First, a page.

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  • Edward Moses

    Ronald Feldman Gallery

    Edward Moses has eight recent paintings and five drawings at Ronald Feldman Fine Arts. The paintings, because they are composed of colored lines and because they are concerned with the extent of the rectangular format, in some respects touch on Gene Davis’ concerns. But they touch on them much more lightly. There is an oriental delicacy in these limp, unstretched canvas hangings which blanket areas of wall like tapestries.

    The lines seem to be made by snapping the pigment off a tight string, which introduces a kind of Eastern simplicity and makeshiftness that is not unlike William Wiley’s elegantly

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  • Jann Haworth

    Sidney Janis Gallery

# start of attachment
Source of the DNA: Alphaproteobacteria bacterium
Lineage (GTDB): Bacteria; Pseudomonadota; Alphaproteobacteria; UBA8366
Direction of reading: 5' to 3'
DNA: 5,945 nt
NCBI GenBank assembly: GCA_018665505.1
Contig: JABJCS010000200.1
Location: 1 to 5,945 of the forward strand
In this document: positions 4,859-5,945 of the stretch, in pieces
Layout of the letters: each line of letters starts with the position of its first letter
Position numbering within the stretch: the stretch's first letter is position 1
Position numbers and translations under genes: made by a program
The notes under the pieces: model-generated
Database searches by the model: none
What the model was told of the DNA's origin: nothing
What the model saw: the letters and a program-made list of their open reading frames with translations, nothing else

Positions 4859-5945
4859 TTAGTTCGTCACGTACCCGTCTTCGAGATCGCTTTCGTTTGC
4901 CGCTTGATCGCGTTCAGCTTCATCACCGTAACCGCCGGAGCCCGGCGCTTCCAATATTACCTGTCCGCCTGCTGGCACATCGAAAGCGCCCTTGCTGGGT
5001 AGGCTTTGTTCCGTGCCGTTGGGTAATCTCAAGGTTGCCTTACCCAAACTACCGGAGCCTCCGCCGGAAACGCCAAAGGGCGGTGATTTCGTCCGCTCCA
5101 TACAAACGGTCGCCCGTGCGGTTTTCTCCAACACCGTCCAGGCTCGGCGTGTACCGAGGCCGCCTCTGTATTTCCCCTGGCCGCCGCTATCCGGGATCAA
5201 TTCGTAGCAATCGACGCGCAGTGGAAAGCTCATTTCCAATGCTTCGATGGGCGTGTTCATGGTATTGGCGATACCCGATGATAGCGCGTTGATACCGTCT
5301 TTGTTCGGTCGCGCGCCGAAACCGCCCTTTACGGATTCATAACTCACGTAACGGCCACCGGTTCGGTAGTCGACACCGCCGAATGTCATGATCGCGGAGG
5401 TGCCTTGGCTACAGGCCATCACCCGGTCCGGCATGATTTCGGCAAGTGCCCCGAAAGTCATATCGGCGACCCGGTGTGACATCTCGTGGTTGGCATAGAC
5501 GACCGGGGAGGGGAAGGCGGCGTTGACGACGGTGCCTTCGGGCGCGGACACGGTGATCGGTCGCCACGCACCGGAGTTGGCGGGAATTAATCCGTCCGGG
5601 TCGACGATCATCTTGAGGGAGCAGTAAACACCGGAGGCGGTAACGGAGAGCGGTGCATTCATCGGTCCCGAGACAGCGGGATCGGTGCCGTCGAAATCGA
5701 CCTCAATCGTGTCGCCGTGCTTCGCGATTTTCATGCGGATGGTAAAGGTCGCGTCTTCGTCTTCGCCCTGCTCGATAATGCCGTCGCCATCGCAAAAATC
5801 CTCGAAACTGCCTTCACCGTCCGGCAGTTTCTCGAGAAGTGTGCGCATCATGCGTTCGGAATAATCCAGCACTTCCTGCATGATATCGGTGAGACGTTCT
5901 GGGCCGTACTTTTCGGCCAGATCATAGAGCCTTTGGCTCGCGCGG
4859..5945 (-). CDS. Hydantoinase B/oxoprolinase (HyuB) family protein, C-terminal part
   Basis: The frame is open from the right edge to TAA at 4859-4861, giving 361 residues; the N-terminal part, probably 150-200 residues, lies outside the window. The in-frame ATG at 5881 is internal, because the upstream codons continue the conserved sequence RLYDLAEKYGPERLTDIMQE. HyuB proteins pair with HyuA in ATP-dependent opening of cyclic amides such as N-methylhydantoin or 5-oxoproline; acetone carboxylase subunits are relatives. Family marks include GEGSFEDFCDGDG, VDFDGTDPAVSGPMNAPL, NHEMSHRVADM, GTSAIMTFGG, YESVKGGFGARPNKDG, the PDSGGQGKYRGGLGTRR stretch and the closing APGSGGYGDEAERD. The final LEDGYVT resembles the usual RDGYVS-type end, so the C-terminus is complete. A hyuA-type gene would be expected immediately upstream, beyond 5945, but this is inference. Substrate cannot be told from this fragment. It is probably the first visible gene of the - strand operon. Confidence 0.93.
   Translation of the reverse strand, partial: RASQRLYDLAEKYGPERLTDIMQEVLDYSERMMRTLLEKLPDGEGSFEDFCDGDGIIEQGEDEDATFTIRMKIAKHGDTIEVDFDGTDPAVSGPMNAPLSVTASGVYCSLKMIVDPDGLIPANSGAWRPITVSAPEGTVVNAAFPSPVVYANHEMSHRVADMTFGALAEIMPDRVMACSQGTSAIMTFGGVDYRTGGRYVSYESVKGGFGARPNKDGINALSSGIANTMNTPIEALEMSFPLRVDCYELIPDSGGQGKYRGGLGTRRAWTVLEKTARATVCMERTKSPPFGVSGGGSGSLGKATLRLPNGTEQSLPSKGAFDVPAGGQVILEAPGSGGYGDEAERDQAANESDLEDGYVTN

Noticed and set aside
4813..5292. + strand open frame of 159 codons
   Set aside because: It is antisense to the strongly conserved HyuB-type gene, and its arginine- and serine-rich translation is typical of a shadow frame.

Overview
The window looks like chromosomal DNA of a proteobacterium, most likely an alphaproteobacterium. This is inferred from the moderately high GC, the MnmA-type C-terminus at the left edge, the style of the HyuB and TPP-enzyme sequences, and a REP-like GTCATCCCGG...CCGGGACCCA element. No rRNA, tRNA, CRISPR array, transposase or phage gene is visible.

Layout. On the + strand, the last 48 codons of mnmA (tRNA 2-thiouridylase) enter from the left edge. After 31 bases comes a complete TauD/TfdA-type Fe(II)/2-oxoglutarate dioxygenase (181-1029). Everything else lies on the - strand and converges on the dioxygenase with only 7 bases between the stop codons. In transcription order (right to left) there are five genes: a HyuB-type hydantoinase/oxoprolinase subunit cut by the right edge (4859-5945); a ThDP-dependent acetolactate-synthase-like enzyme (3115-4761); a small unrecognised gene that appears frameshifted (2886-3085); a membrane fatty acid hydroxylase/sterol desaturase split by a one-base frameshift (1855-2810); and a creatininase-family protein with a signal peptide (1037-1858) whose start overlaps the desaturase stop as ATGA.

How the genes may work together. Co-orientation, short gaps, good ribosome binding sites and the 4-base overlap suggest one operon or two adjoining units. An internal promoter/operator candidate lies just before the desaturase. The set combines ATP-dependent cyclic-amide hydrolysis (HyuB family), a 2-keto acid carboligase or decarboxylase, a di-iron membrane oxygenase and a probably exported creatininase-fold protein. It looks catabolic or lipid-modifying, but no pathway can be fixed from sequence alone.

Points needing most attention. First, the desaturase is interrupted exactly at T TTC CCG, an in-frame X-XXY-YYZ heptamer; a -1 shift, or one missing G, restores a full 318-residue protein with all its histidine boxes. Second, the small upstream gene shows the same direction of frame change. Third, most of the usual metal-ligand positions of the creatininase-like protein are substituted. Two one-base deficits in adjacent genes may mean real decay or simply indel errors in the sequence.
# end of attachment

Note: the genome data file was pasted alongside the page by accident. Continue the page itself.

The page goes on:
Somewhere out in the swamps at edge of the island of art Jann Haworth presides over a little kingdom all her own. She makes compulsive, “heavy” dolls and constructions which actually seem to seek out weirdness and bizarrerie. But the result has about as much significance as neo-Victorian toyshop decoration (many of the properties here are in fact supplied by Secondhand Rose).

    I have observed Haworth’s misunderstanding of the relation of camp to Pop before (Studio International, November, 1968), and there is no progress to report now. The accompanying photograph, showing three of her fairy dolls

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  • Piet Mondrian

    Noah Goldowsky Gallery